Messing Up Your Trust. Many people don’t properly fund or update their trusts. An unfunded trust doesn’t do anyone any good. Assets that aren’t titled in the name of the trust don’t avoid probate.

Finally, be sure to review your estate plan regularly, and make an appointment with a local, experienced estate planning attorney  as your circumstances change.

Reference: San Diego Tribune (April 18, 2019) “6 estate-planning mistakes to avoid”

 

What Are the Five “Must Have” Estate Planning Documents?

WTHR 13’s recent article, “The 5 legal documents every adult should have” lists the five key documents involved in estate planning.

  1. General Durable Power of Attorney. This document states who you want to make decisions, if you’re unable to do so for yourself. Without it, your family may have to petition the courts to become your legal guardian, which can be time consuming and expensive. A power of attorney allows the person whom you select, to pay your mortgage or rent and your bills.
  2. Health Care Power of Attorney. This document plans for the situation, if you are unable to make your own health care decisions. You name someone you trust, like family members or friends, to do this on your behalf.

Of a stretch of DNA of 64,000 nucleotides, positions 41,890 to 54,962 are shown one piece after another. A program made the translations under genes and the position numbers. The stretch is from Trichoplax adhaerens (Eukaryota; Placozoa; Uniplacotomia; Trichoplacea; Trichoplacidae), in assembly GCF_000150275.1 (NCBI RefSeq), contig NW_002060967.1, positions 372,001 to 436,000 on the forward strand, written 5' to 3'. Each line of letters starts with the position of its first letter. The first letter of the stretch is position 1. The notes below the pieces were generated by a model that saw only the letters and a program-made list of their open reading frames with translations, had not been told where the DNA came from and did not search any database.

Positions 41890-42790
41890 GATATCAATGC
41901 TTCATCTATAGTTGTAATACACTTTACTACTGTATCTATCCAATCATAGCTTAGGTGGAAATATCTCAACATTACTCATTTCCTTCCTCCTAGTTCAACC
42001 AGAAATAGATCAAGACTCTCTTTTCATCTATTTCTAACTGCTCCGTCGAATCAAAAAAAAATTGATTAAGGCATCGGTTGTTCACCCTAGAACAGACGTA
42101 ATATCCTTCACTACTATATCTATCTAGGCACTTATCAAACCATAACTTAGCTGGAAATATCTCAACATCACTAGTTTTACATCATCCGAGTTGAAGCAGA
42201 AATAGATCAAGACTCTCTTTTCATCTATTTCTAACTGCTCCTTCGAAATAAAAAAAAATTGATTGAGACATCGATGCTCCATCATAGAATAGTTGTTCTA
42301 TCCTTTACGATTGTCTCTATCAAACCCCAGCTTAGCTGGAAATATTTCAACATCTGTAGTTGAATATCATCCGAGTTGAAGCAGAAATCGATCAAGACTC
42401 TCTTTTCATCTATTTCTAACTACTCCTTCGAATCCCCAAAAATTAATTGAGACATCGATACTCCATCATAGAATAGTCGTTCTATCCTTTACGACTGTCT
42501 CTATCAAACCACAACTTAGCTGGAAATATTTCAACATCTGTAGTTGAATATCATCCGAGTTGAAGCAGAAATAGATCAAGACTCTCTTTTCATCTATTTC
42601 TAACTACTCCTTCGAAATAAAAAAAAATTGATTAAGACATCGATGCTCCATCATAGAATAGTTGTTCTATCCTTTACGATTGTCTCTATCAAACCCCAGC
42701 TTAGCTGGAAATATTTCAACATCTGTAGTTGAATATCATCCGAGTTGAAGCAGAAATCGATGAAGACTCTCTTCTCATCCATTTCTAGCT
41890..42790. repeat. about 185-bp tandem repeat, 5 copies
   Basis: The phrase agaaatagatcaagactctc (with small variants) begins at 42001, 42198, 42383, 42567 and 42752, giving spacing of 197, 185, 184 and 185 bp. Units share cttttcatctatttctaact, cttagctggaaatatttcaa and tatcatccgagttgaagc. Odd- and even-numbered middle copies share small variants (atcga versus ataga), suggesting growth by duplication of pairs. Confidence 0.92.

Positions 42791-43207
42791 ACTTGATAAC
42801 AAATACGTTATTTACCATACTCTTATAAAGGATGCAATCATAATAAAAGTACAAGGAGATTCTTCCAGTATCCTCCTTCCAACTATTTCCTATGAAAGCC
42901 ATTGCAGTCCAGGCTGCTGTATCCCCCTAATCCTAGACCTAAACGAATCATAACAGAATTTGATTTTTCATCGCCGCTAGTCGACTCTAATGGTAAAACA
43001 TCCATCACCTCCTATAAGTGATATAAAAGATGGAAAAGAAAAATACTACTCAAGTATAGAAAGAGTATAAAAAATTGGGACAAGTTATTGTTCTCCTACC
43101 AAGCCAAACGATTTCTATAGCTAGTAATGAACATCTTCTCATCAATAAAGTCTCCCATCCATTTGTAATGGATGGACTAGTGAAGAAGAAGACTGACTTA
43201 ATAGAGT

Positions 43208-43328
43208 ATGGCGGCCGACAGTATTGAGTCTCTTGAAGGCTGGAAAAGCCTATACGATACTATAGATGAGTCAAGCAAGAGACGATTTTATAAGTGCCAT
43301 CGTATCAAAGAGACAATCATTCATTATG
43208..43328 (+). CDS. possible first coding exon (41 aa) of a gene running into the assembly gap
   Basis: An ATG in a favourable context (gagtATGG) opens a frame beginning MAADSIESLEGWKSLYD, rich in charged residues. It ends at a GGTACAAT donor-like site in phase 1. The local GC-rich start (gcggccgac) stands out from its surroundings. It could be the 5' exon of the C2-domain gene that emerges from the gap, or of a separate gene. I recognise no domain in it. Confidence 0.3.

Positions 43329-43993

3. Will. This says that when you pass away, here’s what I want to happen. A will states who will get your assets after your death. If you don’t have a valid will in place, the state laws of intestacy will govern what will happen to your estate—which may not be what you want.
  4. Living Will. This is the document in which you state your instructions for end-of-life care, such as life support. This document is used to make certain that your family and physicians know what you want your end-of-life care to be. A living will is much different than a will.